How did you get started at Parcast?
A: Well, Max reached out to Wenndy, who hosts Unsolved Murders, and asked if she would recommend some voice actors. Wenndy Mackenzie is someone I’ve worked with for over thirty years… I hadn’t talked to her in about three years—we go in and out of each other’s lives—but she gave me a call, and I was working a job I didn’t want to be in, I was like “Yeah! Of course I want to do it.” And she was all “Well we don’t know. It’s a start-up...” I was like “Count me in. I’m there.”
This is a creepy question, but do you have a favorite killer?
Depends how you define favorite. I think the Peter Kurten Case is definitely the creepiest of all; I could barely get through it. That one really does pack a lot of creepiness… He had so many things going on that were really fascinating. And every time something new got revealed, it was even creepier. Ted Bundy was way up there, with the necrophilia, and the heads, but Kurten was so creepy, it was really—this is the most disclaimers we’ve ever had in one episode, that’s how creepy he was. So I’m gonna go with him.
What gets you most excited about hosting the show?
There’s like a really cool feeling seeing it transform from script to final project. I do my part with the script, but when Ron Shapiro and his sound design team puts it together, it’s unbelievable. It just comes to life, with all the sound effects and the timing and the pacing and the editing. So to answer your question about my favorite part, it might be when I hear it back. Like what Dorothy Dandridge once wrote “I hate to write but I love having written.” There’s a certain stress in recording, because you want it to be good, but hearing it back, it’s like heaven. I tune into [Unsolved Murders: True Crime Stories and Remarkable Lives. Tragic Deaths.] every week.
What do you do when you aren’t hosting podcasts?
Really boring stuff. No, actually I’m back fully into improvisation again, and also exploring a wider range of voice-over work… Parcast has taken me to my original roots—as a child, I actually made recordings, that was my favorite things to do. So we made little plays and little newscasts and things. I used to call up the radio station at eight years old, and tell them my dog was playing the clarinet, and they put it on. Of course that’s fraud’ I don’t do that anymore. Just getting active again with improv, I do a lot of comedy, believe it or not, though I don’t do a lot in the show, hopefully.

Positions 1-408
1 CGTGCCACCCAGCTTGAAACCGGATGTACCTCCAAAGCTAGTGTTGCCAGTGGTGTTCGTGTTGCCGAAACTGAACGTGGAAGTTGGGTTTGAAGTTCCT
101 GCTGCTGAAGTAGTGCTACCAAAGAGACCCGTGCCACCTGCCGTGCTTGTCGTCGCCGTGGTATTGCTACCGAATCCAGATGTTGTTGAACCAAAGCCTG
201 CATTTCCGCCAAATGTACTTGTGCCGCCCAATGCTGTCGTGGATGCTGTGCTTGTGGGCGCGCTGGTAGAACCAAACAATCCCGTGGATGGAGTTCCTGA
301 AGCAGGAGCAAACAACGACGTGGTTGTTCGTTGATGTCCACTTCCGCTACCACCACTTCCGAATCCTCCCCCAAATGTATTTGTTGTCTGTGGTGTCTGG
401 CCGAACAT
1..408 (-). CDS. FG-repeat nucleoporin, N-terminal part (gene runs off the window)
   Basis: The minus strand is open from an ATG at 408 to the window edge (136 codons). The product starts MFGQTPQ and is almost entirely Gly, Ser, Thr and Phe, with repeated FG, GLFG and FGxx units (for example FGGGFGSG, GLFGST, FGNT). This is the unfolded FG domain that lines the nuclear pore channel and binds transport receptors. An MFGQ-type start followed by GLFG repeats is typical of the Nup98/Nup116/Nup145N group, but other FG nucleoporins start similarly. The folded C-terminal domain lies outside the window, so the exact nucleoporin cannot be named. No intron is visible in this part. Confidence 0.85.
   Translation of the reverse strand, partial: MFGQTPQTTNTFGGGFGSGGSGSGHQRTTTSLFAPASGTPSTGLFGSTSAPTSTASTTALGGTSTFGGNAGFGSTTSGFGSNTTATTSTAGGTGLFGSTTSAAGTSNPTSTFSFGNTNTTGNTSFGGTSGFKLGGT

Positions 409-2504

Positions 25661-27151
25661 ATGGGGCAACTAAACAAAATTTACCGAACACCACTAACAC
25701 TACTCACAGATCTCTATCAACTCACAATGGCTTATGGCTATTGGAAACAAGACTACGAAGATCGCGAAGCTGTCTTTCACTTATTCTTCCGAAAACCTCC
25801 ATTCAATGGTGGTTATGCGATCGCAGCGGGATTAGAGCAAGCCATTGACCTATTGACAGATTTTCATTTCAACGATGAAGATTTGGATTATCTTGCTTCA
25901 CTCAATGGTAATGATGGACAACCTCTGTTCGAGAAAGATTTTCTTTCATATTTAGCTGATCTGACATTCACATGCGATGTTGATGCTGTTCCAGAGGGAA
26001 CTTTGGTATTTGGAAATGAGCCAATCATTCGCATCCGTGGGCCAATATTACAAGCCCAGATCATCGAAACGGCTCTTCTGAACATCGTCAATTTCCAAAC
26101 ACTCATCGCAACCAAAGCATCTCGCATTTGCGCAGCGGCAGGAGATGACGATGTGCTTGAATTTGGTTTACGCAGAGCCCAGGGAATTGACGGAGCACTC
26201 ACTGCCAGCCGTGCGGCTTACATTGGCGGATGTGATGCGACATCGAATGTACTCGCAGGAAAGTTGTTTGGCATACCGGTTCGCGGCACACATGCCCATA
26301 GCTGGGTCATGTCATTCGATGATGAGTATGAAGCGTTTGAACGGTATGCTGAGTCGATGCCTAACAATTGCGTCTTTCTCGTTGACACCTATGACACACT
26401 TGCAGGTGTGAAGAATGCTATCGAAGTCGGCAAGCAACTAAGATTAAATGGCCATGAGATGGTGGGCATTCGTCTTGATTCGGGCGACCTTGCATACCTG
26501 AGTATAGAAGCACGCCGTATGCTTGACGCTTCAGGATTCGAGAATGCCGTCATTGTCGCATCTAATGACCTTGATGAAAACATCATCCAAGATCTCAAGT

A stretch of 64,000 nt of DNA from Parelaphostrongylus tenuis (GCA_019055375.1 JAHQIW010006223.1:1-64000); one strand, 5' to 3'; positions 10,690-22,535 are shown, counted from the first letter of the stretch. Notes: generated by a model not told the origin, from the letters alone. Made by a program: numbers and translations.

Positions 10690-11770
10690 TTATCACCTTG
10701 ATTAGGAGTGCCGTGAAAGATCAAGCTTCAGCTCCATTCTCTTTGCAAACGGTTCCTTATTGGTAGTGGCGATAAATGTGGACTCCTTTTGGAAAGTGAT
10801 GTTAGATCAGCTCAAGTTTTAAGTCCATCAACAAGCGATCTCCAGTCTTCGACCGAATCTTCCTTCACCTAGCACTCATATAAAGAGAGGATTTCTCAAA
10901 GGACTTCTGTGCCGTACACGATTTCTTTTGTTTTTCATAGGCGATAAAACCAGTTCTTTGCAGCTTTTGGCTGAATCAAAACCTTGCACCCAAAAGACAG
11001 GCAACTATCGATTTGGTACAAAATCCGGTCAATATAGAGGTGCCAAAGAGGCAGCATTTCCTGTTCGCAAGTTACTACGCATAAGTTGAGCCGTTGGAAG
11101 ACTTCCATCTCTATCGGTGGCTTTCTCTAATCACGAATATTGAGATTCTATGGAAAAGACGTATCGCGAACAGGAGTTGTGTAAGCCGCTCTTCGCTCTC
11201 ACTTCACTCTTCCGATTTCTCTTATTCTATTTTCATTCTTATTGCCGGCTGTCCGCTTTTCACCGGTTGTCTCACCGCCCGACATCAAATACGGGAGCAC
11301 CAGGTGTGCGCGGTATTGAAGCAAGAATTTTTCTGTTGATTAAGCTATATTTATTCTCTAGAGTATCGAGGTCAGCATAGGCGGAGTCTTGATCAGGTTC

Where are you doing improv?
We do shows at the Groundling Theatre in Los Angeles, on Melrose. I was an original member of the cast of the Groundlings in the 70’s. With PeeWee Herman, Phil Hartman, John Lovitz, oh though he came after me, actually. I met Wenndy in Gary Austin’s class there in the 80’s. And I actually did a show there late last night.
If you could switch jobs with anyone else at Parcast, whose job would you want and why?
Well I would like to run the place, but that might be into the ground and Max is doing a phenomenal job. I’m split. The stuff that Max and Ron [Cutler] know, I would love to know—the business, how they do the marketing, and come up with the concepts, and work with the writers, etc. Then there’s the Ron Shapiro [One of Parcast’s sound designer] side of it, which I find fascinating, because I’m not that literate with software editing. Can I split it?
Do you have any funny stories from working at Parcast?
When doing certain accents or characters, for me, a certain expression or sentence, if I say it, it will kick me into a character. So in one episode, my character had sort of a Southern sound, he was boisterous, and loud, so my phrase was “Absolutely.” But every time I said the line, I had to go back to my catch phrase “Absolutely”. So I was saying “Absolutely” every line, and these guys were just sitting there laughing.